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LibGDX Meshes Lesson 1

mattdesl edited this page Jun 16, 2013 · 10 revisions
start » LibGDX Meshes » Lesson 1

This tutorial is part of a series. Take a look at the Introduction before you move on.

Batching Triangles

You can follow along with the full source code here:

Vert & Frag Shaders

Let's say we want to render several triangles of different sizes and colours. The best way to do this is to use a Position attribute which holds the (x, y) components of each vertex, and a Color attribute which holds the (r, g, b, a) components. First, we need to construct a shader for our mesh.

Vertex shader:

//our attributes
attribute vec2 a_position;
attribute vec4 a_color;

//our camera matrix
uniform mat4 u_projTrans;

//send the color out to the fragment shader
varying vec4 vColor;

void main() {
	vColor = a_color;
	gl_Position = u_projTrans * vec4(a_position.xy, 0.0, 1.0);

Fragment shader:

#ifdef GL_ES
precision mediump float;

//input from vertex shader
varying vec4 vColor;

void main() {
	gl_FragColor = vColor;

Mesh Creation

Then, we need to set up some constants and create a float[] array which we will re-use later. Keep in mind that a triangle takes three vertices.

//Position attribute - (x, y) 
public static final int POSITION_COMPONENTS = 2;

//Color attribute - (r, g, b, a)
public static final int COLOR_COMPONENTS = 4;

//Total number of components for all attributes

//The "size" (total number of floats) for a single triangle
public static final int PRIMITIVE_SIZE = 3 * NUM_COMPONENTS;

//The maximum number of triangles our mesh will hold
public static final int MAX_TRIS = 1;

//The maximum number of vertices our mesh will hold
public static final int MAX_VERTS = MAX_TRIS * 3;

//The array which holds all the data, interleaved like so:
//    x, y, r, g, b, a
//    x, y, r, g, b, a, 
//    x, y, r, g, b, a, 
//    ... etc ...
protected float[] verts = new float[MAX_VERTS * NUM_COMPONENTS];

//The current index that we are pushing triangles into the array
protected int idx = 0;

public void create() {
	mesh = new Mesh(true, MAX_VERTS, 0, 
			new VertexAttribute(Usage.Position, POSITION_COMPONENTS, "a_position"),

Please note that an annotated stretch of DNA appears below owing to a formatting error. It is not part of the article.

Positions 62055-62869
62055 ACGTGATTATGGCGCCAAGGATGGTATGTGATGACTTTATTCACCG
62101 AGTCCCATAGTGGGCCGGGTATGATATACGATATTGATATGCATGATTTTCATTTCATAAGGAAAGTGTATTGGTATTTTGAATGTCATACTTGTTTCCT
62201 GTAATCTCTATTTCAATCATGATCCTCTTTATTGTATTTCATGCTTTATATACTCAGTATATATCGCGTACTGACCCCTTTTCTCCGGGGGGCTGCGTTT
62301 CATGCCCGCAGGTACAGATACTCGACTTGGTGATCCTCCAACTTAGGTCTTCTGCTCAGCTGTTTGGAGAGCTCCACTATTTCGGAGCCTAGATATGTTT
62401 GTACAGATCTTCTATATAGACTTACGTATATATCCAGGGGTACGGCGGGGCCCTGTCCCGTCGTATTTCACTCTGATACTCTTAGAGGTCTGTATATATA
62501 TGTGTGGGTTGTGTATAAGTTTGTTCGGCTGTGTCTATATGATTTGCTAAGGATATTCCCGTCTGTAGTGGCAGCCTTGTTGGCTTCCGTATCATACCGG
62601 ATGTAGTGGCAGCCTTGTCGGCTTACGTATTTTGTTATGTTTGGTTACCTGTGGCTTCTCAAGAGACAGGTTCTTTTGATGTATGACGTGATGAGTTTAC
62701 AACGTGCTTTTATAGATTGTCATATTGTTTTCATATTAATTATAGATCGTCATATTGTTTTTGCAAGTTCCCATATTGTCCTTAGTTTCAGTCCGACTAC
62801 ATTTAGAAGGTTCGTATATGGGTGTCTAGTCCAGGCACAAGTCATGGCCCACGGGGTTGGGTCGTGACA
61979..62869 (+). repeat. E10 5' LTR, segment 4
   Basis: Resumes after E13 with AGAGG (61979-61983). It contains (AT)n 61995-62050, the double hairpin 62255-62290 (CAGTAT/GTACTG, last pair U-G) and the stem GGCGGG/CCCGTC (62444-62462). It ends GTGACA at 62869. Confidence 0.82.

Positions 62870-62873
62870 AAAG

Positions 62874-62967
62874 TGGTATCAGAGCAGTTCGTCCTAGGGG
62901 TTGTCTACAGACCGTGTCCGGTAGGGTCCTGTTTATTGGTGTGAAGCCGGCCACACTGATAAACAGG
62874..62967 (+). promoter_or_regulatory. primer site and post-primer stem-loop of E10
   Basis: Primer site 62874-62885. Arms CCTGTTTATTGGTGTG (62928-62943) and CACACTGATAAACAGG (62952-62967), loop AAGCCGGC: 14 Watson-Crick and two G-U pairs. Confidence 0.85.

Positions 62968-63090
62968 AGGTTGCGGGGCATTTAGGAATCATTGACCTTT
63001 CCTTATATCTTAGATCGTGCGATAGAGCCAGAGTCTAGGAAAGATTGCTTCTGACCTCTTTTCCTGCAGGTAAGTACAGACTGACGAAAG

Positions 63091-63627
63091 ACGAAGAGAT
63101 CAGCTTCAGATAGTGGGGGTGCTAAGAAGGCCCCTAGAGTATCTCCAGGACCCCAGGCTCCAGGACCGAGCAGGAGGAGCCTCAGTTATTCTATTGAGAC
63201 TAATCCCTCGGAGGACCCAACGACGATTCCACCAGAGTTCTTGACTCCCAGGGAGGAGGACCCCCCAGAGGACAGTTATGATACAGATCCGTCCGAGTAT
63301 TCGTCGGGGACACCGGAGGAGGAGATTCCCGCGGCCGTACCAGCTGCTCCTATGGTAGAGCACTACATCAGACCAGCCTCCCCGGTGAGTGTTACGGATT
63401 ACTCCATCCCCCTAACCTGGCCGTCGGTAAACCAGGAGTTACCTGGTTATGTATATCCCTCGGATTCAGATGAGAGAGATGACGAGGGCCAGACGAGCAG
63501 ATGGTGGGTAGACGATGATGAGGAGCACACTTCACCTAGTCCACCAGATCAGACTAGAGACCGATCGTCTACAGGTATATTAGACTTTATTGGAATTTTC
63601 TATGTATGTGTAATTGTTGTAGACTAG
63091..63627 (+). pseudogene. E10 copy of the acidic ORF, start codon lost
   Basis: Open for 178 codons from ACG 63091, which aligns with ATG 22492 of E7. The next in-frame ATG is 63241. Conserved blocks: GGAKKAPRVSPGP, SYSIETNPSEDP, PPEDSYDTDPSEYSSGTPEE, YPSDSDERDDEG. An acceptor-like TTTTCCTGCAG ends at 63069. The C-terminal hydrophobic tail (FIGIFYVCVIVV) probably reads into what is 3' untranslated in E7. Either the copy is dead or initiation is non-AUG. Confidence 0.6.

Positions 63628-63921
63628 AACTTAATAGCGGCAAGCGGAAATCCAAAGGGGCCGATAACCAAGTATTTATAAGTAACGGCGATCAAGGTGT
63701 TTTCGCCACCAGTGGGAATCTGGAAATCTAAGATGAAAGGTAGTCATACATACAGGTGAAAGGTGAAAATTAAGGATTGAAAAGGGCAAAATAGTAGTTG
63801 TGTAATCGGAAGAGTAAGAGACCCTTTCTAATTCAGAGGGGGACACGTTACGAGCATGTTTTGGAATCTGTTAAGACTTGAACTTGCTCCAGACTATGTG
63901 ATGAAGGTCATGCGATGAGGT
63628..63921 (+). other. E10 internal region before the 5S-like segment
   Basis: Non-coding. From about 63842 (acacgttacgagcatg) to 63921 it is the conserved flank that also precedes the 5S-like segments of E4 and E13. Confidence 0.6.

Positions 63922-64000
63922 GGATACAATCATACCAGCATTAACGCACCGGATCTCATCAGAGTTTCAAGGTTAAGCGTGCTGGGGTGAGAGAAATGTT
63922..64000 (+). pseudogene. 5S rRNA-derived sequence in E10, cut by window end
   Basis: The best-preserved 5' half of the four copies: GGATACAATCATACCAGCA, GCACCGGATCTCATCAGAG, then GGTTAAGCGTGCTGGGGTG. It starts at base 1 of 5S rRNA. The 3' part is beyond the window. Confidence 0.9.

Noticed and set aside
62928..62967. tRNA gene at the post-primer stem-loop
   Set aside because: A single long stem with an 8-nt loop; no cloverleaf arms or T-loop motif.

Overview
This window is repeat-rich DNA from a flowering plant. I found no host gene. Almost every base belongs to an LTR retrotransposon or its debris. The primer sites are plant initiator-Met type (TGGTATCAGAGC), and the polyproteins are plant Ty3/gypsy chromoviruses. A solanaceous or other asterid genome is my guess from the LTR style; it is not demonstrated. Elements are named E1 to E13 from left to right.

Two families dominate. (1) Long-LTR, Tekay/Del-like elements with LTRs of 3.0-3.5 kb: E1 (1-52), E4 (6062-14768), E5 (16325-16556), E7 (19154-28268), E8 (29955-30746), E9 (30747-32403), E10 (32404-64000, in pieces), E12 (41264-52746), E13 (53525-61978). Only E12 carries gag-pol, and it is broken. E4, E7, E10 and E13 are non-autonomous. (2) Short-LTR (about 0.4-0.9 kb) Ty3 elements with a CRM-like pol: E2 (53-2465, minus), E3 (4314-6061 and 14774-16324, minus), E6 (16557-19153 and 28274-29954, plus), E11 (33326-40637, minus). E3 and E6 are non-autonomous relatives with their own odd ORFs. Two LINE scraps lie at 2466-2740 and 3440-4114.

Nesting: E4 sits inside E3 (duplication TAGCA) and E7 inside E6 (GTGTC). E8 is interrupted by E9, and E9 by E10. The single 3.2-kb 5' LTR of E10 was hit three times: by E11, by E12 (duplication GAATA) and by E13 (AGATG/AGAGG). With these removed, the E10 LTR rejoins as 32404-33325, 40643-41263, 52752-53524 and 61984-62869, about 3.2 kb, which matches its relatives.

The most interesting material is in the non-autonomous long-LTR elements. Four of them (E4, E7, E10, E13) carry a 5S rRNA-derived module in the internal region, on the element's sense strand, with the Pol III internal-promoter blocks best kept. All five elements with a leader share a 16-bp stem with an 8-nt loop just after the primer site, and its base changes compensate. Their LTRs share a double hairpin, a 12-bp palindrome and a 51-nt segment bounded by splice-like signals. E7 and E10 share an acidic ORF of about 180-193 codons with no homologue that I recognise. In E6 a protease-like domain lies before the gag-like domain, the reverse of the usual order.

new VertexAttribute(Usage.Color, COLOR_COMPONENTS, "a_color"));

Notice that the last argument to Mesh is a varargs of VertexAttribute. The order you specify them should match the order you will be placing your data into the vertex array. Their names (like "a_color") should match the attribute specified in the shader, as should their component count. If you specify a component count of 1, the attribute should be a float, 2 components should be vec2, etc.

Pushing Vertex Data

Now, we need to specify a "draw" method. Just like a SpriteBatch, this won't send any data to OpenGL; instead, it will just update our vertices array if we have more room. Once we are finished placing all the triangles in the batch, then we can send the data in a single GL render call. This is much more efficient than making a render call for each triangle.

void drawTriangle(float x, float y, float width, float height, Color color) {
	//we don't want to hit any index out of bounds exception...
	//so we need to flush the batch if we can't store any more verts
	if (idx==verts.length)
	//now we push the vertex data into our array
	//we are assuming (0, 0) is lower left, and Y is up
	//bottom left vertex
	verts[idx++] = x; 			//Position(x, y) 
	verts[idx++] = y;
	verts[idx++] = color.r; 	//Color(r, g, b, a)
	verts[idx++] = color.g;
	verts[idx++] = color.b;
	verts[idx++] = color.a;
	//top left vertex
	verts[idx++] = x; 			//Position(x, y) 
	verts[idx++] = y + height;
	verts[idx++] = color.r; 	//Color(r, g, b, a)
	verts[idx++] = color.g;
	verts[idx++] = color.b;
	verts[idx++] = color.a;

	//bottom right vertex
	verts[idx++] = x + width;	 //Position(x, y) 
	verts[idx++] = y;
	verts[idx++] = color.r;		 //Color(r, g, b, a)
	verts[idx++] = color.g;
	verts[idx++] = color.b;
	verts[idx++] = color.a;

Rendering The Triangle Batch

Now we need to specify our "render" or "flush" method, which pushes the data to GL in a single render call.

Notice that we use OrthographicCamera so that we can specify our positions in 2D screen space. This only needs to be sent to the shader whenever it changes (i.e. on screen resize), but the performance impact is not too significant even if we send it every frame.

void flush() {
	//if we've already flushed
	if (idx==0)